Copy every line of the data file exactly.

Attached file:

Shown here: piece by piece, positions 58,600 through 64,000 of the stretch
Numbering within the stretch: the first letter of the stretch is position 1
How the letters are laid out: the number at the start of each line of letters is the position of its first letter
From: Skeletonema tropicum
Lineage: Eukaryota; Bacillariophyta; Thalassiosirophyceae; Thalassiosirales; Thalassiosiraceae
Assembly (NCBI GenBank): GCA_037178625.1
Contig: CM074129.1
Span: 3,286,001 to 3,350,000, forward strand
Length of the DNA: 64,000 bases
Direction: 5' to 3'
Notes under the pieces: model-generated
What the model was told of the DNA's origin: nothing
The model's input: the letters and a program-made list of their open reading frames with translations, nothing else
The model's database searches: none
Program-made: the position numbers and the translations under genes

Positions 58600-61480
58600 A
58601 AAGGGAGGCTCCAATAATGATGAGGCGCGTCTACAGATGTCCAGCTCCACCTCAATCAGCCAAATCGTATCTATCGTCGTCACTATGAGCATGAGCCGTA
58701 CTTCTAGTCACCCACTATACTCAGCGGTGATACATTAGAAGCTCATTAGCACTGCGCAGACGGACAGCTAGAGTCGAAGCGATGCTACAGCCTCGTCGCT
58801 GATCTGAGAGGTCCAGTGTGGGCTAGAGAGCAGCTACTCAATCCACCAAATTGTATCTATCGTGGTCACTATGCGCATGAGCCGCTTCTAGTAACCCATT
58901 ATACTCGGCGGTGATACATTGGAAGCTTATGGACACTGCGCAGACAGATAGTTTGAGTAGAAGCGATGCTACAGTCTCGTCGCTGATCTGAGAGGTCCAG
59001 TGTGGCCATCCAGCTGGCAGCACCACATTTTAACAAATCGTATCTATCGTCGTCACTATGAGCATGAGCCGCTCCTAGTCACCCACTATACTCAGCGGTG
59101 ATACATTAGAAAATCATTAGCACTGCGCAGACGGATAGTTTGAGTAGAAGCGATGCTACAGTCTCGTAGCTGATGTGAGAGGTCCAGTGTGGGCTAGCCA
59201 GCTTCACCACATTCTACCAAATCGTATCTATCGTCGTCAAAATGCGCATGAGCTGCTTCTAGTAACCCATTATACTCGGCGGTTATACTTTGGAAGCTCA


Shown here: piece by piece, positions 58,600 through 64,000 of the stretch
Numbering within the stretch: the first letter of the stretch is position 1
How the letters are laid out: the number at the start of each line of letters is the position of its first letter
From: Skeletonema tropicum
Lineage: Eukaryota; Bacillariophyta; Thalassiosirophyceae; Thalassiosirales; Thalassiosiraceae
Assembly (NCBI GenBank): GCA_037178625.1
Contig: CM074129.1
Span: 3,286,001 to 3,350,000, forward strand
Length of the DNA: 64,000 bases
Direction: 5' to 3'
Notes under the pieces: model-generated
What the model was told of the DNA's origin: nothing
The model's input: the letters and a program-made list of their open reading frames with translations, nothing else
The model's database searches: none
Program-made: the position numbers and the translations under genes

Positions 58600-61480
58600 A
58601 AAGGGAGGCTCCAATAATGATGAGGCGCGTCTACAGATGTCCAGCTCCACCTCAATCAGCCAAATCGTATCTATCGTCGTCACTATGAGCATGAGCCGTA
58701 CTTCTAGTCACCCACTATACTCAGCGGTGATACATTAGAAGCTCATTAGCACTGCGCAGACGGACAGCTAGAGTCGAAGCGATGCTACAGCCTCGTCGCT
58801 GATCTGAGAGGTCCAGTGTGGGCTAGAGAGCAGCTACTCAATCCACCAAATTGTATCTATCGTGGTCACTATGCGCATGAGCCGCTTCTAGTAACCCATT
58901 ATACTCGGCGGTGATACATTGGAAGCTTATGGACACTGCGCAGACAGATAGTTTGAGTAGAAGCGATGCTACAGTCTCGTCGCTGATCTGAGAGGTCCAG
59001 TGTGGCCATCCAGCTGGCAGCACCACATTTTAACAAATCGTATCTATCGTCGTCACTATGAGCATGAGCCGCTCCTAGTCACCCACTATACTCAGCGGTG
59101 ATACATTAGAAAATCATTAGCACTGCGCAGACGGATAGTTTGAGTAGAAGCGATGCTACAGTCTCGTAGCTGATGTGAGAGGTCCAGTGTGGGCTAGCCA
59201 GCTTCACCACATTCTACCAAATCGTATCTATCGTCGTCAAAATGCGCATGAGCTGCTTCTAGTAACCCATTATACTCGGCGGTTATACTTTGGAAGCTCA